AU Approves Peace Mission for Somalia

On the heels of Wednesday's African Union approval in principal of a peace support mission for Somalia, Uganda is already offering troops for the venture.

The chairman of the African Union's Peace and Security Council, Geoffrey Mugumya, told VOA Thursday Uganda has offered to provide 2,000  troops to the AU's peace support mission for Somalia.

Mr. Mugumya describes the African Union's vision for the peace initiative. "The mandate generally will be to protect the government institutions as well as the government," he said. "And definitely we shall also be doing some capacity building, using Somalis for police training as well as the army."

Last October, Somali President Abdullahi Yusuf Ahmed asked the African Union for 20,000 peacekeepers to help disarm militias and provide a safe environment for the return of the Somali government, which is currently based in Kenya.

For almost 14 years, warlords and their militias loyal to specific clans and sub-clans have been battling each other and civilians for control over certain areas of the country, with no central authority to stop their actions.

Members of the government have been reluctant to return to Somalia because of security concerns and have been asking for protection.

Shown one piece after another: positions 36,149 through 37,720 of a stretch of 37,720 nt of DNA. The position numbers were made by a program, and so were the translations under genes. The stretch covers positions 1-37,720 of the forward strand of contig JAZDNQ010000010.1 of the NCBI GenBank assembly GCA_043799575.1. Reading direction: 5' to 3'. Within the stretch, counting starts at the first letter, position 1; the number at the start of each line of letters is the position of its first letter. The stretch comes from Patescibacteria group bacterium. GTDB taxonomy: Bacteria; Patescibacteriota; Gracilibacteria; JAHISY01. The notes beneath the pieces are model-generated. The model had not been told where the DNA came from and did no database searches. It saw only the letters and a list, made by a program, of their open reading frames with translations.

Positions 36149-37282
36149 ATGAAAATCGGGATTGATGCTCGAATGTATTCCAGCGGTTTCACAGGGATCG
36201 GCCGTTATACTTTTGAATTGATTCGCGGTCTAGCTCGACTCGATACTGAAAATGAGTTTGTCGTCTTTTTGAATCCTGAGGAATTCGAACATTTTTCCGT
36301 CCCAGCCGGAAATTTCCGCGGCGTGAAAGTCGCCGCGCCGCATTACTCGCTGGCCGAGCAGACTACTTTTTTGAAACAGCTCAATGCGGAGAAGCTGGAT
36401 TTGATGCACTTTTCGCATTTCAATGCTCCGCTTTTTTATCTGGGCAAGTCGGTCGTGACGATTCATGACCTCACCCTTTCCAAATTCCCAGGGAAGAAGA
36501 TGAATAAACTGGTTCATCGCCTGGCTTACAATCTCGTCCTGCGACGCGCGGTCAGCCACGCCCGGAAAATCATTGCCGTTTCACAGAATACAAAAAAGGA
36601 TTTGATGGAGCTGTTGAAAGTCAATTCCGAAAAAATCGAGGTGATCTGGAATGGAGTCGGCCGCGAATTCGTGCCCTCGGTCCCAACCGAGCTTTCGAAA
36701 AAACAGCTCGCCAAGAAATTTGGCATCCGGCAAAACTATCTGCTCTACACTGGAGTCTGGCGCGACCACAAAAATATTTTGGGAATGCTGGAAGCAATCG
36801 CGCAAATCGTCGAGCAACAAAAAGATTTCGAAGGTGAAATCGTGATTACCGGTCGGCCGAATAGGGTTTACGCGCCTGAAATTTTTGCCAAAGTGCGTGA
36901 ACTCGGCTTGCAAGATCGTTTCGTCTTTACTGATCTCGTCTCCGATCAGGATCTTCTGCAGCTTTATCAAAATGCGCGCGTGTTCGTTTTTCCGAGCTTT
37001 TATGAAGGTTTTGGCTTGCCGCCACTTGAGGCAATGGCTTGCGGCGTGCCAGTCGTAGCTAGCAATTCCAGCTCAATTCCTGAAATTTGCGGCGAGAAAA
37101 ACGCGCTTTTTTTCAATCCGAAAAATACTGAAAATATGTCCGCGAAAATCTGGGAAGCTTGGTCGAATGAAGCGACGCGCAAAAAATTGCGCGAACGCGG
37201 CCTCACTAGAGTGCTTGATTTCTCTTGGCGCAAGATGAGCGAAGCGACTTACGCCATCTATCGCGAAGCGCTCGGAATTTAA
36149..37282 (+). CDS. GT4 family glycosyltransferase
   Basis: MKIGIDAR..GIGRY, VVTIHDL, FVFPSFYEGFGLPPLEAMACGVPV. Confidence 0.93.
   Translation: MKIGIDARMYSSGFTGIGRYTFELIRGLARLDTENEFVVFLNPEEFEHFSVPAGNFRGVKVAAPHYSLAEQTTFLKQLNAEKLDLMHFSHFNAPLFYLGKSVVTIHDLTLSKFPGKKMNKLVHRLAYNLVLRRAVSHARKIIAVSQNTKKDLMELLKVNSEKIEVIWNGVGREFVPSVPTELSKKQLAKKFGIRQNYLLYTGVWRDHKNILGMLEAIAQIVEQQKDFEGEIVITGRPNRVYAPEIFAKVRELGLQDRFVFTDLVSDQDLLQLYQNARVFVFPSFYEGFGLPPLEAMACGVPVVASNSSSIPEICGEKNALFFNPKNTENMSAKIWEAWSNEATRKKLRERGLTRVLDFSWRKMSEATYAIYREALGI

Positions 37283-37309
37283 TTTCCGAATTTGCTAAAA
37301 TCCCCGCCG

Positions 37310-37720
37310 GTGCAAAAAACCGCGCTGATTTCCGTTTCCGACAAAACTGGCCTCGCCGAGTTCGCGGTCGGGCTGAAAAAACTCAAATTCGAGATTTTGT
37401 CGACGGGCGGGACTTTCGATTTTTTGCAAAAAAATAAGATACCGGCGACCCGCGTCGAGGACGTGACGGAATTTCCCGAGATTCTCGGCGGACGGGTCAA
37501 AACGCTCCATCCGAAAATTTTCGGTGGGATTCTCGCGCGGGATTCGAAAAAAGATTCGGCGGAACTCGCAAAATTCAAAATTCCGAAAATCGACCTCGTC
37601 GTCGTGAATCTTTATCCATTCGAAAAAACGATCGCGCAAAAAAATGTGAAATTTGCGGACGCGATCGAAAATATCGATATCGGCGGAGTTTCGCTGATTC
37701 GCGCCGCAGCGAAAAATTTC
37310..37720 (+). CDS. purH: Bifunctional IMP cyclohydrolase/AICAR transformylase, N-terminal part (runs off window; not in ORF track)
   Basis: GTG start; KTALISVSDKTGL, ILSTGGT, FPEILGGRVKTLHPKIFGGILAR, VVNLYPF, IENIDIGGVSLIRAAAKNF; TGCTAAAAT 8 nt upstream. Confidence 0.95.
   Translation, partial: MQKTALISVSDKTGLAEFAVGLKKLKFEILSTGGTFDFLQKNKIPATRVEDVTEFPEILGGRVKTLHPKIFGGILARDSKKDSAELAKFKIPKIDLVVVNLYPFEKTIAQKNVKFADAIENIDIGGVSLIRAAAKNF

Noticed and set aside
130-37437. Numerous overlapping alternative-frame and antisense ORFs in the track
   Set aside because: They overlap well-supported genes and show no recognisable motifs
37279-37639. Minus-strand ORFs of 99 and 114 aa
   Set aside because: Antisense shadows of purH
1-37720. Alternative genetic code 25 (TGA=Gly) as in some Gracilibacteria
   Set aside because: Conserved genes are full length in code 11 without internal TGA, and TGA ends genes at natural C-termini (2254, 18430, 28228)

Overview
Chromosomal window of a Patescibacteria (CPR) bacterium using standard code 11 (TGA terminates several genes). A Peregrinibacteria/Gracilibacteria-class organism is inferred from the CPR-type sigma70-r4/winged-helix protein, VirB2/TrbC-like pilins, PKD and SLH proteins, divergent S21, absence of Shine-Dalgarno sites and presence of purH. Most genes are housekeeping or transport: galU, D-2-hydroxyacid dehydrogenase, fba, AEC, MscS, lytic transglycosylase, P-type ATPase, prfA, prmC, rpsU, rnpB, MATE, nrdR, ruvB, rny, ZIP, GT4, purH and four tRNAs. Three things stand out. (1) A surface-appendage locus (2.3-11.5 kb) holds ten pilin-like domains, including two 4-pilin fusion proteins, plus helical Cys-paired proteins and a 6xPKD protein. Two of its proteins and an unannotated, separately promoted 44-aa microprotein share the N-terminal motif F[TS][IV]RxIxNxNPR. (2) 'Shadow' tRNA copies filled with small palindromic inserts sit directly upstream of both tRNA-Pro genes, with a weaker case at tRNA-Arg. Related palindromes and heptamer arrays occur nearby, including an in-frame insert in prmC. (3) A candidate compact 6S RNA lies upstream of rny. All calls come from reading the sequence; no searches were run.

The AU's Mr. Mugumya said his organization is willing to provide the personnel, but far fewer troops than President Yusuf had in mind.

Ugandan army spokesman Major Shaban Bantariza told VOA that while he is not aware of an offer by his government to provide 2,000 soldiers, Ugandan President Yoweri Musveni has in the past indicated his support for sending peacekeepers to Somalia.

"The president principally committed himself to contribute forces to Somalia stabilization," he said. "Somalia has been stateless for a very long time."

The African Union is currently working out the exact number of troops and the timelines of deployment for its Somali peace mission.

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